July 22nd, 2018
Irish environmental scientist, Dr Paul Bolger, envisions a battle against climate change in which environmental scientists fight alongside other professionals and everyday people.
Dr Bolger’s concept of ecological collectivism has clearly been well received, scooping him the latest Fulbright award. The Fulbright programme is a merit-based, competitive grant aimed at exchanging academic knowledge.
Under the scheme, selected researchers and scholars with the most innovative project proposals will be sent on a scientific trip abroad to transfer academic experience and collectively develop new projects.
“The big global problems we are facing like climate change are what we call ‘super wicked problems’,” Dr Bolger tells The Green News. “It means they are very complex, no one really owns them, and there is no single silver bullet solution for them.”
Dr Bolger is the general manager of University College Cork’s (UCC) Environmental Research Institute (ERI), a timber and glass rectangle structure that stands on Cork City’s Lee Road. , ERI is the beating heart of Cork’s sustainability research, with hundreds of scientists undertaking various globe-saving projects since the institute was set-up in 2006.
“Here [at ERI] we focus on three big global challenges, climate change [and the] energy transition, that is how we can transition from fossil fuels to low carbon energy,” Dr Bolger says.
The second challenge is the circular economy, he adds, and the third issue is how to develop a clean environment for humans as well as animals and plants.
Dr Bolger’s office overlooks a green space which matches the sustainable design of the building, its furniture, as well as its occupants’ mission. A year from now, the senior environmental researcher will leave his office to embark on a scientific trip to the States as part of his Fulbright Fellowship.
There he will endeavour to realise his concept of “transdisciplinary collaboration” for yielding better environmental research outcomes with the aid of his American colleagues.
Dr Bolger is no stranger to collaborating with his American counterparts, serving as a researcher at the American Environmental Protection Agency from the late nineties to early 2000s.
Dr Bolger thinks environmental research is best served by finding its way toward encouraging people, regardless of their occupation, to participate in a relentless fight against climate change.
“Engineers have a piece of the puzzle, chemists have a piece as well, but you also need lawyers, political scientists, sociologists, psychologists and other stakeholders such as the public, policymakers, industry and local authorities,” he says.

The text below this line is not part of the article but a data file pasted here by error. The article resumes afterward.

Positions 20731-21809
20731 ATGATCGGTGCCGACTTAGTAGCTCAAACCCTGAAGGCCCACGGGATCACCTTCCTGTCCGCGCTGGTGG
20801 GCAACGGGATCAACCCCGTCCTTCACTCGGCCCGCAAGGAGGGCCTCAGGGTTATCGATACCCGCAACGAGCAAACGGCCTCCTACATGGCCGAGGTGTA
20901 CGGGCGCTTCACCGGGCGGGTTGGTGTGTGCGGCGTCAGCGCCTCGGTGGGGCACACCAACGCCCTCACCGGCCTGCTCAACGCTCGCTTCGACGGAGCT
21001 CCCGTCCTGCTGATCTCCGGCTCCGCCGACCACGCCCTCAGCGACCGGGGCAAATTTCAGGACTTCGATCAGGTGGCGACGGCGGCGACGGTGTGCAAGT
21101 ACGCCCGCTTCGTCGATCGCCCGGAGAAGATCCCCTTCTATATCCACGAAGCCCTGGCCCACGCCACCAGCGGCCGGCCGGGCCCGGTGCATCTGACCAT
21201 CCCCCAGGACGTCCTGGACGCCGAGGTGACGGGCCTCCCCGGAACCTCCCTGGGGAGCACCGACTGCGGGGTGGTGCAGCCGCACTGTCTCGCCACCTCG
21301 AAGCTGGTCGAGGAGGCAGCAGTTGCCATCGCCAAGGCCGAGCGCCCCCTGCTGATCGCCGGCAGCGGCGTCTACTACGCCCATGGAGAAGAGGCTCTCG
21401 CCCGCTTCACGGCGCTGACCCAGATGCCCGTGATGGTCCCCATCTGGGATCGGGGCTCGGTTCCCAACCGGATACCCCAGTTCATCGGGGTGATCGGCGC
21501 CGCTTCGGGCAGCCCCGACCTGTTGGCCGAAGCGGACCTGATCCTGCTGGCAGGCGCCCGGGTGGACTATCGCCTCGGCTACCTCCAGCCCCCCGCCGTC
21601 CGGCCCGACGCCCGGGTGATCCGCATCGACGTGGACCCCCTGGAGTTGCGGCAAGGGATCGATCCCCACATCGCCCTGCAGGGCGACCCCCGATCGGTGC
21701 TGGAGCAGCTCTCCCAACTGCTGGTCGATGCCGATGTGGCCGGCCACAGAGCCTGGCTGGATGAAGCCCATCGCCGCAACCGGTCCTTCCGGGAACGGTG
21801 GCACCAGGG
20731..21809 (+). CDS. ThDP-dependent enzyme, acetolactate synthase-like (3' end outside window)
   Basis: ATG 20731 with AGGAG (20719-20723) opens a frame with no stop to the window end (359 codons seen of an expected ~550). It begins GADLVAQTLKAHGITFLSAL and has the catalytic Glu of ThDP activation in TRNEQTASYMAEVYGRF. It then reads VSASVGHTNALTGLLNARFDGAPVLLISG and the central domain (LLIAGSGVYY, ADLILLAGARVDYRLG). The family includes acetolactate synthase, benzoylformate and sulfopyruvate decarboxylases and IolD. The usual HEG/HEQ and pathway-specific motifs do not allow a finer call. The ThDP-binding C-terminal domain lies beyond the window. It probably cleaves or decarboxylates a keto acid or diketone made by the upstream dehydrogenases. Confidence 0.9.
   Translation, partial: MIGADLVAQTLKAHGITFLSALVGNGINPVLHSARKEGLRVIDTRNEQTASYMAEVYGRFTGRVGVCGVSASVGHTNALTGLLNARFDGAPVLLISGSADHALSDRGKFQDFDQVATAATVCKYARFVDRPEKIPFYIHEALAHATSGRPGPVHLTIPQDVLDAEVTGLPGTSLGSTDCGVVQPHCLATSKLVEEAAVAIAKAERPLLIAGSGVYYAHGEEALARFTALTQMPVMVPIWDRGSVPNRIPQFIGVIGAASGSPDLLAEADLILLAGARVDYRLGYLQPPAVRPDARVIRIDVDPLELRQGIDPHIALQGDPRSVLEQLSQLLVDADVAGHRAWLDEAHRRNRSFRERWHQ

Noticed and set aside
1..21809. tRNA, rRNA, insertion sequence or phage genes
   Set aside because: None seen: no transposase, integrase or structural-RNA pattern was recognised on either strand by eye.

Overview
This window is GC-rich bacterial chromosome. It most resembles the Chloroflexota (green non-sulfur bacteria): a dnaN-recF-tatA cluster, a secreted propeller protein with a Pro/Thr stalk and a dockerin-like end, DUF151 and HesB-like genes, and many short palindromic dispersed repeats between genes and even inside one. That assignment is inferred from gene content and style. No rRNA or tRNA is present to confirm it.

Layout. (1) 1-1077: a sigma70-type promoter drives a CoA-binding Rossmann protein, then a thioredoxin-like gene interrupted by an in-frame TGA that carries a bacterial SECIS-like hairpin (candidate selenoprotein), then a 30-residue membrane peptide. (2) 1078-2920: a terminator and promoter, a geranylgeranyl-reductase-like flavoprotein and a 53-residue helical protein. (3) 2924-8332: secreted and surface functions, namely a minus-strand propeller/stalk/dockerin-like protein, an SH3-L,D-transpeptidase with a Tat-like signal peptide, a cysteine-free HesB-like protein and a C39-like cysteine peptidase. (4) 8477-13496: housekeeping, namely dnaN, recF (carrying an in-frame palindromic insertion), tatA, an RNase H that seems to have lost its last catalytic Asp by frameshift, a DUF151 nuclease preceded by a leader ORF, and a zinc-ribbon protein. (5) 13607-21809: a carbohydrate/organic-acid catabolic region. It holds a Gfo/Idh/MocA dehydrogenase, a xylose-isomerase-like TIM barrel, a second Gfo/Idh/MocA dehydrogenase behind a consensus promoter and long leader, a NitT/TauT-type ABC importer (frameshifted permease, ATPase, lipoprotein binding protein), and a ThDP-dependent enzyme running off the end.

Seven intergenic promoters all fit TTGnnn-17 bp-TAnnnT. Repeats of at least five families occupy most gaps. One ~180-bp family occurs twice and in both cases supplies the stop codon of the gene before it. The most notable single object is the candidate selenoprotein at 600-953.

“If these are the people who are going to be implementing the solutions which academics develop, then they should be involved in the actual research as well, and that’s called transdisciplinary research.”
Research shows that inter and transdisciplinary research is a vital method of gaining critical perspectives for yielding optimal research outcomes. As much as he believes in the popularisation of environmental science, Dr Bolger is ever aware of the challenging nature of such a feat.
“It is not easy because researchers and academics have their own language, they have their own methodology, and they like to work with each other,” he says. “There are also issues around promotion. We are not promoted to be transdisciplinary scientists or scholars, we are promoted to be a chemist or a biologist.”
Difficulties, however, does not stop the seasoned scientist from thinking outside the box. He says he is hoping to garner enough knowledge during his time at other world-class environmental research institutes to return and popularise climate science in Ireland.
Building individual skills for effective communication with the general public and innovating ways to connect with them on an institutional level are the two bedrock objectives of Dr Bolger’s scientific populism plan.
Trailing Poland, Ireland is the second worst country in Europe when it comes to battling climate change. By turning the climate combat into a group project, however, Dr Bolger is hopeful that we can curtail the speed of climate change.
“Time, the speed at which we’re addressing it, I think ultimately, we might get there but will we get there quick enough?”